During a recent meeting with a prominent Indian Australian businessman and educator, in which we were discussing environmental education projects in India, I was introduced for the first time to the “Chipko movement”.
Until that point, I had been unaware that in the early 18th century, and more recently in the 1970’s, “an organized resistance to the destruction of forests spread throughout India and came to be known as the Chipko movement. The name of the movement comes from the word ’embrace’, as the villagers hugged the trees, and prevented the contractors’ from felling them.” The Chipko movement originated in the Garhwal Himalayas of Uttarakhand in northern India (later spreading throughout India) and was inspired by Gandhi’s philosophy of Satyagraha.
Our brief discussion during that meeting got me thinking about the evolution of environmental education and activism in India. Given my goal of working in the environmental sector in India, I felt that I should understand more about how the Chipko movement had shaped both Indian and global environmentalism.
The forests of India are a critical resource for the subsistence of rural people throughout the country, especially in hill and mountain areas, both because of their direct provision of food, fuel and fodder and because of their role in stabilising soil and water resources.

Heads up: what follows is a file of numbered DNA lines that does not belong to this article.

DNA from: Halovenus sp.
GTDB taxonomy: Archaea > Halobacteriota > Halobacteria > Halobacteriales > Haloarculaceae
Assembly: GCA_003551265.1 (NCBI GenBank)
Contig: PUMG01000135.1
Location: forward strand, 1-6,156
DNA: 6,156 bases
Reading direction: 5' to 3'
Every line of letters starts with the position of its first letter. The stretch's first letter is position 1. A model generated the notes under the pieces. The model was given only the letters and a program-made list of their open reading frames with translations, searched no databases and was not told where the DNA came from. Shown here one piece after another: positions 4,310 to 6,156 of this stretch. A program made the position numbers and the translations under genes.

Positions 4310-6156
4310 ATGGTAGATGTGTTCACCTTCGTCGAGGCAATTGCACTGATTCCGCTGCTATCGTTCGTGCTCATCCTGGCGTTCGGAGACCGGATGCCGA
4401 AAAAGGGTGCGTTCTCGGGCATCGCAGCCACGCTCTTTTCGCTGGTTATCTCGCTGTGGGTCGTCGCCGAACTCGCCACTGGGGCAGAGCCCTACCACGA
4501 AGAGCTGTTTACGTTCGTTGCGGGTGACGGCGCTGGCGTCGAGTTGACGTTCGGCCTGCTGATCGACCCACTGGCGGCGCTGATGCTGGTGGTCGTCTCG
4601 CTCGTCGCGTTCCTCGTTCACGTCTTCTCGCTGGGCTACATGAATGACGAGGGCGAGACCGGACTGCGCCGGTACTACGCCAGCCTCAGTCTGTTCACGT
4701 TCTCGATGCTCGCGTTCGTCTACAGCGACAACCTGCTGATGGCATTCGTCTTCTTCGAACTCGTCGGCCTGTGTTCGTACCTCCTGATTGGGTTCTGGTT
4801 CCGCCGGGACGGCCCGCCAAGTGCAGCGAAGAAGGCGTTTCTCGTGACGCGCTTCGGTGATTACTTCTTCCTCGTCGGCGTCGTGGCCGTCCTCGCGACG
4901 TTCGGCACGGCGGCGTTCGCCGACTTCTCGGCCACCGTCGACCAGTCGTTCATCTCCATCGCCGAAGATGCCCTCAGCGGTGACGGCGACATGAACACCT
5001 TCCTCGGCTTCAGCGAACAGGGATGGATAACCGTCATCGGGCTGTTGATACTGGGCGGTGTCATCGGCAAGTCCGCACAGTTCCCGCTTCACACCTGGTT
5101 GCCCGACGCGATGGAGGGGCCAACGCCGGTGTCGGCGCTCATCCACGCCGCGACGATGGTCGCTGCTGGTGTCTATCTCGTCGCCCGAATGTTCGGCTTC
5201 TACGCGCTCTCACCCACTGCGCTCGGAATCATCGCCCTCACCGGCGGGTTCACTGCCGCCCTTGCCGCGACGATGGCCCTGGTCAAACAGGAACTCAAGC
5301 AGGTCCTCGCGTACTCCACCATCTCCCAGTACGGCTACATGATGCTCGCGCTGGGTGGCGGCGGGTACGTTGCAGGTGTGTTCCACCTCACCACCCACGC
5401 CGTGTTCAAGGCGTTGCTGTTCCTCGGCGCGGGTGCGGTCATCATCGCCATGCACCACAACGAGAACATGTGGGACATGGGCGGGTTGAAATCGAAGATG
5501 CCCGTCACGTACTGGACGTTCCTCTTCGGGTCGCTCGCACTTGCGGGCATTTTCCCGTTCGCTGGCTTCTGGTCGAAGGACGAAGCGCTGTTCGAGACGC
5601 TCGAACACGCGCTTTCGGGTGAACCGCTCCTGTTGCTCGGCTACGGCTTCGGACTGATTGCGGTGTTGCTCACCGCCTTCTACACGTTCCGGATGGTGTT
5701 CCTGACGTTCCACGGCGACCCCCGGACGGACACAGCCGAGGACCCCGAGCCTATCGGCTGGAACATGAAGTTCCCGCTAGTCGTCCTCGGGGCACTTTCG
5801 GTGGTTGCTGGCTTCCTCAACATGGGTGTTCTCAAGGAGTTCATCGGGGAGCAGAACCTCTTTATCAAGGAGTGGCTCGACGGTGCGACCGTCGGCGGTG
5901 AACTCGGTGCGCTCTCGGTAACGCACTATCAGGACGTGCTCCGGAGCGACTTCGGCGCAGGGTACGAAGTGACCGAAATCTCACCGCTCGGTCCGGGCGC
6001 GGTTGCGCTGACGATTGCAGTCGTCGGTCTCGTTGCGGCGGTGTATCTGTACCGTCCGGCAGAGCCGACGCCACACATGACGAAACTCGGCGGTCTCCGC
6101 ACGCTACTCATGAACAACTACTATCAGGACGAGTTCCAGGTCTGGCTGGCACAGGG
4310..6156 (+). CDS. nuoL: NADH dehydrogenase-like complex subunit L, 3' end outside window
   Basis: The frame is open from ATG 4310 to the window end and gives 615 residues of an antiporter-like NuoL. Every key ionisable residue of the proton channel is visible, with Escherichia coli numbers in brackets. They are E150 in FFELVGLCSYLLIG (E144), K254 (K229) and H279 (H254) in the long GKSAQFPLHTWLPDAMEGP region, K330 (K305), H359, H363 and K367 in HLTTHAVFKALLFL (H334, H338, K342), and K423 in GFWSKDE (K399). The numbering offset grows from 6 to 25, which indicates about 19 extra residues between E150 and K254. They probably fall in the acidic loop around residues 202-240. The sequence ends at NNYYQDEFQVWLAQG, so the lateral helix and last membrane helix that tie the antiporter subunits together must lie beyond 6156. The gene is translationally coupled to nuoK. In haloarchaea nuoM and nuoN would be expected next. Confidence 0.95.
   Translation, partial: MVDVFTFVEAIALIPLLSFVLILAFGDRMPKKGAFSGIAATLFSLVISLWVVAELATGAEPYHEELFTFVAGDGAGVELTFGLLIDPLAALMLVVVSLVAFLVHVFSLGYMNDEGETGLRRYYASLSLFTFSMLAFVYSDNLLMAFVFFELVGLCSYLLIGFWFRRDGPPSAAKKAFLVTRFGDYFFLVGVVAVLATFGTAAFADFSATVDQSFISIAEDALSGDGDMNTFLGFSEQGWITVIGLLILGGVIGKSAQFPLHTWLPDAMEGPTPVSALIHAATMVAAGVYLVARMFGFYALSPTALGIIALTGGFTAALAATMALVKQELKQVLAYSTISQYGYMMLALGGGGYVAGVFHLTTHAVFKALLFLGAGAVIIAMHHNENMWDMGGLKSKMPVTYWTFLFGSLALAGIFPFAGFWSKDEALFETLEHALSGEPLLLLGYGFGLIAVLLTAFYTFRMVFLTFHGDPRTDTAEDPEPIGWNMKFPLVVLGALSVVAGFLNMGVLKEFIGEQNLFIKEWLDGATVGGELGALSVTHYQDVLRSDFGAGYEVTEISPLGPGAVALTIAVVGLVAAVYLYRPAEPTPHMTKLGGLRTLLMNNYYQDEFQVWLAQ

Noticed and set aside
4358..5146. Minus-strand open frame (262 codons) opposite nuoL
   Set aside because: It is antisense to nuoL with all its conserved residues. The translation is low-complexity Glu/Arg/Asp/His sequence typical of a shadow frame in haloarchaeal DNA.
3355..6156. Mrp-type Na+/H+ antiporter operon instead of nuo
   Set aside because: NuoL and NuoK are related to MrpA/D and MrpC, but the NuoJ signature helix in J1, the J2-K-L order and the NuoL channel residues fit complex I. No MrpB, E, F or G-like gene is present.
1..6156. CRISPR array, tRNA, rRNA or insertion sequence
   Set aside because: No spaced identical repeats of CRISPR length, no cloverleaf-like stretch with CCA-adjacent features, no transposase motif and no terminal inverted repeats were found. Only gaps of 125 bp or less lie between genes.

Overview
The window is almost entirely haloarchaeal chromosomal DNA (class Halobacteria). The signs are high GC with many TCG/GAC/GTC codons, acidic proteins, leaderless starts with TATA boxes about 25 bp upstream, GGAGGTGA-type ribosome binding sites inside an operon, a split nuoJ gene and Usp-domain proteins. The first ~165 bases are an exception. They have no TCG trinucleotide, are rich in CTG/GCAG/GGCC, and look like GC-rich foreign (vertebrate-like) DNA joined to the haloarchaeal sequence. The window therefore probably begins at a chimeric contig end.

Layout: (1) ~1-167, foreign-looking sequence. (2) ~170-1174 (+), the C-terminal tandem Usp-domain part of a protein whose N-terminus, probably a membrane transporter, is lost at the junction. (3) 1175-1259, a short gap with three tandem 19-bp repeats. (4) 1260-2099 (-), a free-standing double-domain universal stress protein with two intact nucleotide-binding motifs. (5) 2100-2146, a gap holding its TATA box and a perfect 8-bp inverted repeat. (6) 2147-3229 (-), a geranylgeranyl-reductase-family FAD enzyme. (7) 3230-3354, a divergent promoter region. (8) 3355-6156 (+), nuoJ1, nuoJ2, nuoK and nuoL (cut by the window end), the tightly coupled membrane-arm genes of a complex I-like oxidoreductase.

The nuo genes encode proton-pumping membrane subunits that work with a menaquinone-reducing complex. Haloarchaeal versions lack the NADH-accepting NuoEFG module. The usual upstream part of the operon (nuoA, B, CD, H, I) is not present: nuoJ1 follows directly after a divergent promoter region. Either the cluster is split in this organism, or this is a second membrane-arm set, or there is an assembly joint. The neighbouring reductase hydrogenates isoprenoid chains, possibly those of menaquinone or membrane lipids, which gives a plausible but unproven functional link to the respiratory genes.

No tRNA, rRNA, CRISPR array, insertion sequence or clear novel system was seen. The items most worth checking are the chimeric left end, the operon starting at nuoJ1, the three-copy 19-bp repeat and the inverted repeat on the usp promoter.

Historically, as these forests were felled for commerce and industry, Indian village women sought to protect their subsistence livelihoods and communities. These decentralised and locally autonomous actions together made up the Chipko movement.
However, the movement wasn’t led solely by women. One of the key Chipko leaders was Sunderlal Bahuguna, a male Gandhian philosopher and environmentalist.
Bahuguna’s 5 000km trans-Himalaya march, travelling from village to village, gathered support for the movement. A subsequent meeting with the then Indian Prime Minister Indira Gandhi is credited with Ms. Gandhi’s 15-year ban on the felling of green trees.
The Chipko movement wouldn’t seem out of place alongside many of today’s cause-driven social movements, despite the fact that its growth and success were driven by a 5000km long awareness raising march, rather than more instantaneously through social media. Some things are certainly much faster these days, but are they necessarily more effective?
The following video describes the history of the Chipko movement in more detail and how it spread from the Himalayan regions of North India to the Western Ghats in South India.
Chipko became a point of reference for many future environmental protests all over the world and the term “tree hugger” entered the Western vernacular as a term used to describe environmentalists.
For me, learning about the Chipko movement reinforces how critical it is to examine and learn from both our past successes and failures and to use this information to direct our future actions. This is particularly pertinent for me at the moment, as I am looking to contribute to a part of the world that I am quite new to and whose complexities I still don’t fully comprehend.